The Trump Administration Has Said the Right Things about Syria, but Words Are Not Enough

Jan. 30 2018

While praising the White House for recognizing that Iran poses a major threat to American interests in Syria, Jennifer Cafarella argues that Washington still needs a strategy for countering the Islamic Republic and its allies:

The Trump White House identifies Iran as a primary threat. It has verbally committed to the departure from power of Bashar al-Assad. It claims to prioritize repairing relations with Turkey, seeks to destroy al-Qaeda, and wants to refocus the U.S. on Syria’s humanitarian catastrophe. These are the correct goals toward which American policy should strive. . . . The problem is that the strategy Secretary of State Rex Tillerson has outlined [in a January 17 speech] will not accomplish these goals. . . .

American policy in Syria, regardless of any tough administration statements, is to accept Assad and his regime de-facto. . . . The “de-escalation” agreement that President Trump signed in November 2017 with Russia is a surrender not only to Russia, but also to Iran. It heavily favors Assad. In that deal, Russia promised to compel Iran to withdraw its forces from southern Syria. It never happened. Pro-regime forces violate the de-escalation zone with impunity. . . .

Tillerson uses vague terms like “deny their dreams” to describe our strategy against Iran in Syria. He identifies no clear goal against which the U.S. can measure success. He states that the U.S. must deliver an “enduring defeat” to al-Qaeda—and we certainly must. Yet the U.S. Defense Department has offered no vision of how to do that. The strategy Tillerson outlines—and that the U.S. is pursuing—amounts to outsourcing the problem to Turkey, which is actually working with al-Qaeda in Syria. . . .

Two administrations have sought to substitute rhetoric for action and to outsource American interests to local partners. The U.S. must abandon this approach and recognize Syria’s importance to American security.

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More about: Al Qaeda, Donald Trump, Iran, Politics & Current Affairs, Rex Tillerson, Syrian civil war, U.S. Foreign policy

To Israel’s Leading Strategist, Strength, Not Concessions, Has Brought a Measure of Calm

Aug. 14 2018

Following a long and distinguished career in the IDF, Yaakov Amidror served as Israel’s national-security adviser from 2011 to 2013. He speaks with Armin Rosen about the threats from Gaza, Hizballah, and Iran:

For Israel’s entire existence, would-be peacemakers have argued that the key to regional harmony is the reduction of the Jewish state’s hard power through territorial withdrawals and/or the legitimization of the country’s non-state enemies. In Amidror’s view, reality has thoroughly debunked this line of reasoning.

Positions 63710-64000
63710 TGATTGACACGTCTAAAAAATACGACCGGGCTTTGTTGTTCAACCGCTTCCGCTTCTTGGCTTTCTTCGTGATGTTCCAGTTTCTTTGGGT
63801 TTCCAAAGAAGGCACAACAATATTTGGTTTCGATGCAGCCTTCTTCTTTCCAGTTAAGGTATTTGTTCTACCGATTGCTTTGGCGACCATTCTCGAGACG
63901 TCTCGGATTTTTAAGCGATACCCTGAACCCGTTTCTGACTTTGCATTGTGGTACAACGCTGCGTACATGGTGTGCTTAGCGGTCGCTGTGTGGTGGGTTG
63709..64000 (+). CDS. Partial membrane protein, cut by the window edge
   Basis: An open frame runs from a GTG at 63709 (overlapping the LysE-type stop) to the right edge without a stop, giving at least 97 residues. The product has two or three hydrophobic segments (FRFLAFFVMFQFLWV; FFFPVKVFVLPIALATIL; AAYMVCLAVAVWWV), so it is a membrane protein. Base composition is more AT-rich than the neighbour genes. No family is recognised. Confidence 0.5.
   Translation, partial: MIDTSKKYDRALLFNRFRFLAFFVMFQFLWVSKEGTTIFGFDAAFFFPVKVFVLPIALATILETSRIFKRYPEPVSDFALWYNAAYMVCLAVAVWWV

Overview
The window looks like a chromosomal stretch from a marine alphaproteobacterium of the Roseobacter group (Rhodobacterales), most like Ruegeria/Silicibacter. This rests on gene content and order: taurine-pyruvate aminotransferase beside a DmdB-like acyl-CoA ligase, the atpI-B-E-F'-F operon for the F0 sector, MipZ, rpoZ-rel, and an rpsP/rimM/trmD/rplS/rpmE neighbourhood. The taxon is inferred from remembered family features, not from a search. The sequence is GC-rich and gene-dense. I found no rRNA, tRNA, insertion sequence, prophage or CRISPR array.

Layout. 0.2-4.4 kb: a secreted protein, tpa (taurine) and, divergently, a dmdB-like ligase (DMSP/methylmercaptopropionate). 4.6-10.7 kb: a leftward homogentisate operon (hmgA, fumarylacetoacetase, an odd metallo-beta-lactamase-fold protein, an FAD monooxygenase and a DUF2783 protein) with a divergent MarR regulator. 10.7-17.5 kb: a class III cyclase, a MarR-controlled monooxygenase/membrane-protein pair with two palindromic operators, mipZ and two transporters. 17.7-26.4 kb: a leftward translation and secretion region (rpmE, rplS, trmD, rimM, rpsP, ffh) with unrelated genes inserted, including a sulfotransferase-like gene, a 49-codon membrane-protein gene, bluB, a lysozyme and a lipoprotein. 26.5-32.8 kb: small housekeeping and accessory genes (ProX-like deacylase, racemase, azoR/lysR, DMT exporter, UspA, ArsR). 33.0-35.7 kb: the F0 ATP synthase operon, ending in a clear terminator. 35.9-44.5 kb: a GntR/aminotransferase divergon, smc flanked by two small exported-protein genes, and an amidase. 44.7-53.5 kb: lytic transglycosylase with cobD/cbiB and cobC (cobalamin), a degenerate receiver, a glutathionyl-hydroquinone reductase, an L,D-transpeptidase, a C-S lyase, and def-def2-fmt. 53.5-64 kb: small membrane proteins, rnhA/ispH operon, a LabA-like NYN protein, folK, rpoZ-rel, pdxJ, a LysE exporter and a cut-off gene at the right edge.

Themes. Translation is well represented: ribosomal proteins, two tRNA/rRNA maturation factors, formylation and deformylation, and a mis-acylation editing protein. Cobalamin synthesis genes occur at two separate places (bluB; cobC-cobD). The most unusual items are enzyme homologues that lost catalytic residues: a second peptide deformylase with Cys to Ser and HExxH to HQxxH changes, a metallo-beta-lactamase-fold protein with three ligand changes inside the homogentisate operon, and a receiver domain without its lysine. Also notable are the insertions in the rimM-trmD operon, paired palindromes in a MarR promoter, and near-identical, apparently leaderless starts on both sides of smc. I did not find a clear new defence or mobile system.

Amidror believes peace—or calm, at least—came as a result of Israeli muscle. Israel proved to its former enemies in the Sunni Arab world that it’s powerful enough to fill the vacuum left by America’s exit from the region and to stand up to Iran on the rest of the Middle East’s behalf. “The stronger Israel is, the more the ability of Arab countries to cooperate [with it] grows,” Amidror explained. On the whole, Amidror said he’s “very optimistic. I remember the threat that we faced when we were young. We fought the Six-Day War and I remember the Yom Kippur War, and I see what we are facing today. We have only one-and-a-half problems. One problem is Iran, and the half-problem is Hizballah.” . . .

In all likelihood the next Israeli-Iranian confrontation will be a clash with Amidror’s half-threat: the Lebanese Shiite militant group Hizballah, Iran’s most effective proxy in the Middle East and perhaps the best armed non-state military force on earth. . . . “We should neutralize the military capability of Hizballah,” [in the event of war], he said. “We should not destroy the organization as a political tool. If the Shiites want these people to represent them, it’s their problem.” . . .

“It will be a very nasty war,” Amidror said. “A very, very nasty war.” Hizballah will fire “thousands and thousands” of long-range missiles of improved precision, speed, and range at Israeli population centers, a bombardment larger than Israel’s various layers of missile defense will be able to neutralize in full. . . . This will, [however], be a blow Israel can withstand. “Israelis will be killed, no question,” Amidror said. “But it’s not going to be catastrophic.”

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More about: Hizballah, Iran, Israel & Zionism, Israeli Security, Israeli-Palestinian Conflict, Lebanon